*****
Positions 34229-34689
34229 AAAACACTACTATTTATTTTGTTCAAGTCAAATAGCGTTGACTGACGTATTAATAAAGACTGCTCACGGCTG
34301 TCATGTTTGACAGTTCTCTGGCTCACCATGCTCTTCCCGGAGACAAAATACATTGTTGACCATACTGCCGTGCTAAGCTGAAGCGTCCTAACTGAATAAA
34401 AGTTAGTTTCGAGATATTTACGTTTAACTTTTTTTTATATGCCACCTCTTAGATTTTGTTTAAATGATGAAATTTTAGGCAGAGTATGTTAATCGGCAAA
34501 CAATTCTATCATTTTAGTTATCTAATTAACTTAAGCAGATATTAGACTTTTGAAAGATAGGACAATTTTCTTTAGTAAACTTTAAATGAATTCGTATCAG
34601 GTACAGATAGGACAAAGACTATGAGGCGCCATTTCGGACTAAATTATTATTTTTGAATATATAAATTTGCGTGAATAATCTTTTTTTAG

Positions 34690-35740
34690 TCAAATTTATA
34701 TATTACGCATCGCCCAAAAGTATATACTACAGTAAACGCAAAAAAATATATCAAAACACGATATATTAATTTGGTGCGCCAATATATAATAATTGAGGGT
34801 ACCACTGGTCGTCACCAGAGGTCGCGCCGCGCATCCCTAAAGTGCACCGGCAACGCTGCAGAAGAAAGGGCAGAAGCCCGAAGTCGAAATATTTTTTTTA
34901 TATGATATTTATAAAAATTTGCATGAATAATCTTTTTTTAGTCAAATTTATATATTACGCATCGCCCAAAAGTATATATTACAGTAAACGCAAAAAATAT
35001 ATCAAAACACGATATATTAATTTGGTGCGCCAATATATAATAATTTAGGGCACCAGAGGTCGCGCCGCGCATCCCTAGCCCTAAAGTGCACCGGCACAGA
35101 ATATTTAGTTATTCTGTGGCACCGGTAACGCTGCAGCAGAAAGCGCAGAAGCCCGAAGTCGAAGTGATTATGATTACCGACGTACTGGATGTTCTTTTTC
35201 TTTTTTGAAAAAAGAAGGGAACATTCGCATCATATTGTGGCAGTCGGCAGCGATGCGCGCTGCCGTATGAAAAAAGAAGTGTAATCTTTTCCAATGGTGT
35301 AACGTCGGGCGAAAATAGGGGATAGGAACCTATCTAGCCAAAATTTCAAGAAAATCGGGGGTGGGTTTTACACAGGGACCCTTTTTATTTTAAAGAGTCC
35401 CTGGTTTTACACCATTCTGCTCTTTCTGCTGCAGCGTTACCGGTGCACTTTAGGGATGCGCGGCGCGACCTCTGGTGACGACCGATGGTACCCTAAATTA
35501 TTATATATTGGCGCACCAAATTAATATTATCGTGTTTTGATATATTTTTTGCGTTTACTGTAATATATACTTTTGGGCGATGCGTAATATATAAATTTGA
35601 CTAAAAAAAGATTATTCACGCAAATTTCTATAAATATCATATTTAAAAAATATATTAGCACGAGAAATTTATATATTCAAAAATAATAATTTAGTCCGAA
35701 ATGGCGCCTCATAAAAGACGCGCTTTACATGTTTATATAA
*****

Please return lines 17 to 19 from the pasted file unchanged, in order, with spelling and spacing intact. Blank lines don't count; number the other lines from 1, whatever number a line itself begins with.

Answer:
35501 TTATATATTGGCGCACCAAATTAATATTATCGTGTTTTGATATATTTTTTGCGTTTACTGTAATATATACTTTTGGGCGATGCGTAATATATAAATTTGA
35601 CTAAAAAAAGATTATTCACGCAAATTTCTATAAATATCATATTTAAAAAATATATTAGCACGAGAAATTTATATATTCAAAAATAATAATTTAGTCCGAA
35701 ATGGCGCCTCATAAAAGACGCGCTTTACATGTTTATATAA